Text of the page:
0

, which correspond to

conﬁgurational parameters such as precone, droop, etc., angles or blade curvature;

periodic components p

t

(t), which describe the steady blade motion; unknown functions

q(t), which describe a disturbed blade motion

p(t) =p

0

+p

t

(t) +q(t).

Blade pitch control angle u(t) is added to the pitch hinge rotation u, if appropriate. Blade

pitch control is assumed in the form:

u(t) =u

0

+u

1

cos (Vt) +u

2

sin (Vt).

If there are both pitch and ﬂap hinges in the hub, kinematic pitch–ﬂap coupling can be

applied.

2.4. rqi:1ioNs or xo1ioN

The equations of motion are deﬁned using Hamilton’s Principle, which leads to

equations in Lagrangian form. The inertia, elastic, aerodynamic and damping loads have

separate and distinct derivations within the equations, and are described in more detail

below.

2.4.1. Inertia loads

The kinetic energy of an elemental mass on a blade is formulated initially by establishing

its instantaneous position in space relative to ﬁxed axes. This involves introducing the

various translation and rotation transformation matrices necessary to transform a position

vector expressed relative to the undeformed blade, to one relative to ﬁxed axes. The total

kinetic energy is formed by integration, and application of Lagrange’s equations leads to

the inertia loads in the following matrix form:

IL=B(q)q¨ +2C(q)q˙ +g

m

(q˙ , q) +f

m

(q).

The elements of the matrices B, C, and the vectors g

m

, f

m

are given in Appendix A.

2.4.2. Elastic loads

The general expression for elastic loads has the form:

Q

E

=Q

E

(q).

It is composed of expressions describing elastic loads in hinges and those of the deﬂected

blade.

The elastic loads in the hinges are prescribed non-linear functions of rotations

EL

H

=Q

H

(q).

Wake i nduced vel oci ty

Section aerodynamic loads

El asti c/i nerti a/dampi ng

l oads

Bl ade

moti on

Loads

dM

V

AC EA

dL

dF

A

dD

A

f

A

f

A

sx:r1 iN1rrN:i vinr:1ioN siiirrssor 215

Figure 2. The ﬂow decomposition for a two-dimensional model.

If a deformable blade, it is considered to twist about a longitudinal axis and bend in

two perpendicular directions. In this study, blade elastic loads are derived from the model

given in reference [10].

The base assumptions are that the undeformed blade has a straight elastic axis, the blade

cross-sections have symmetry of elastic properties about the chord, and after deformation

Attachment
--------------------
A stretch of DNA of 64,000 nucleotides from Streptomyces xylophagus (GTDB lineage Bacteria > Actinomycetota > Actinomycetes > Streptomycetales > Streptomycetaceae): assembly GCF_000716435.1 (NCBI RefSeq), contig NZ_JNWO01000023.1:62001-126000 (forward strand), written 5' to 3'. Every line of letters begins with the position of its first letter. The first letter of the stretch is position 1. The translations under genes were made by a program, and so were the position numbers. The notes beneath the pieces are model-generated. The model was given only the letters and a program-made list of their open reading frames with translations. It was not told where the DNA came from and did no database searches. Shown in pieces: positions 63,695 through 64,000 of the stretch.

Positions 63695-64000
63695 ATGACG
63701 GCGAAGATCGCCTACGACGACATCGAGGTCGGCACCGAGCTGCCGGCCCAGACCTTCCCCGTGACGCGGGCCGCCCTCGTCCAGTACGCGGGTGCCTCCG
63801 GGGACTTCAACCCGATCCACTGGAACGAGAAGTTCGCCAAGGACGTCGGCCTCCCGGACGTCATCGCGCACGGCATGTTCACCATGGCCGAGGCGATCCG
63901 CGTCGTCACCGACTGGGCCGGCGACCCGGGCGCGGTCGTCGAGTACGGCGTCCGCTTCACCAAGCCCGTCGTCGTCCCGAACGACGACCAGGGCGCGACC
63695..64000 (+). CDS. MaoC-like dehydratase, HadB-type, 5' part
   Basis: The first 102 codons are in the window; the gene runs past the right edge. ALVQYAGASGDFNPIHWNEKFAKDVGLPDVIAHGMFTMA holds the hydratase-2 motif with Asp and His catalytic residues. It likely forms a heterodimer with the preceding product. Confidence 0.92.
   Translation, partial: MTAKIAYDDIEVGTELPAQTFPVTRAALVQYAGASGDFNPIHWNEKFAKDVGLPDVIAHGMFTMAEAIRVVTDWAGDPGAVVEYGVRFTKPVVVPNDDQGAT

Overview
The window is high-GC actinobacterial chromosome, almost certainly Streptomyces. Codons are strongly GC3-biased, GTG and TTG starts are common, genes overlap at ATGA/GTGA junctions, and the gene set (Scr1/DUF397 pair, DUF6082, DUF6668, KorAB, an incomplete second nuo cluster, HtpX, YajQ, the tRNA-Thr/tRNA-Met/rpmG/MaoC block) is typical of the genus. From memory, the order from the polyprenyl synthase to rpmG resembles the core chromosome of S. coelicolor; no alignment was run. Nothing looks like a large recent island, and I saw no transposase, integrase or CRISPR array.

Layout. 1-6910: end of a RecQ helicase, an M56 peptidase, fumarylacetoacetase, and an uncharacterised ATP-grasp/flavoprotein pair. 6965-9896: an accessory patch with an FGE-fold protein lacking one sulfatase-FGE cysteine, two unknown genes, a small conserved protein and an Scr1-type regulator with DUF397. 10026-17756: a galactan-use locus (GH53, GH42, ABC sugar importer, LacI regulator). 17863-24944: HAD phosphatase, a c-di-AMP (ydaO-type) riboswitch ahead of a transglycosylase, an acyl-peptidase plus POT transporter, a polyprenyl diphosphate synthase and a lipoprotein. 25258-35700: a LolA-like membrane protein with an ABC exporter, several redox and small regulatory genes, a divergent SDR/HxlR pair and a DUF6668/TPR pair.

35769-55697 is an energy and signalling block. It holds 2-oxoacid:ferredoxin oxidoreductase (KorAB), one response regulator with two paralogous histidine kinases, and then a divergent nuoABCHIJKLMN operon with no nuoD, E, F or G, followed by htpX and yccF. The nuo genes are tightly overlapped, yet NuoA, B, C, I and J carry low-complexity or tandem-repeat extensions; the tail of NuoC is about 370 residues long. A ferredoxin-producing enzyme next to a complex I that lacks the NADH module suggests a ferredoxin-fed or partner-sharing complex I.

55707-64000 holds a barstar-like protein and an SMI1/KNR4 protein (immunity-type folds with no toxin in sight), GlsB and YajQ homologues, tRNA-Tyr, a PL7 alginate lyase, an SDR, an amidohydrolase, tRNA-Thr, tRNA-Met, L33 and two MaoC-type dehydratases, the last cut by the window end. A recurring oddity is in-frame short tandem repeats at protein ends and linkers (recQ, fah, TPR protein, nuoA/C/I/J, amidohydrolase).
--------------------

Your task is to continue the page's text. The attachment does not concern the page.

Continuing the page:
there is neither cross-section distortion nor section warping. The deﬂections are considered

small and the curvature moderate.

After discretisation using rotating natural modes, the stiﬀness load expression for elastic

degrees of freedom in the equations of motion can be put in the form:

EL

E

=Aq +h.

The elements of matrix A and the vector h are given in Appendix B.

2.4.3. Aerodynamic loads

The aerodynamic loads are calculated by strip theory using a two-dimensional model.

The ﬂow (Figure 2) is decomposed into an internal part, where the aerodynamic loads on

the aerofoil section are calculated and an external part manifesting itself as induced

velocity generated by rotor wake.

The aerodynamic loads on a section at the aerodynamic centre AC (Figure 3) are:

drag:

dD=

1

2

rc(x)V

2

(x)C

D

(a) dx,

lift:

dL=

1

2

rc(x)V

2

(x)C

L

(a) dx,

moment:

dM=

1

2

rc

2

(x)V

2

(x)C

M

(a) dx,

where r is the air density and c(x) is the section chord.

Figure 3. Aerodynamic loads on a blade section.

¡. i. N:riirvicz :Nb c. 1. s. boNr 216

The ﬂow velocity vector V results from the velocity of helicopter ﬂight, blade motion

relative to a helicopter fuselage including shaft rotation, angles at the hinges and

deformation and induced velocity v

i

. The component of air ﬂow velocity relative to the

helicopter can be allowed to vary with time, which enables the inclusion of the analysis

of gusts.

The section angle of attack a is calculated using the components of vector V

a =a tan

0

V

z

V

h1

.

The aerofoil aerodynamic coeﬃcients for drag C

D

(a), lift C

L

(a) and moment C

M

(a) are

obtained for a section at instantaneous angles of attack a by a table look-up procedure,

which allows for non-linear characteristics.

The induced velocity v

i

is calculated from the Glauert formula [11].

The vector of rotor aerodynamic loads can be written as a non-linear operator in a

general form

Q

A

=Q

A

(t, q˙ , q).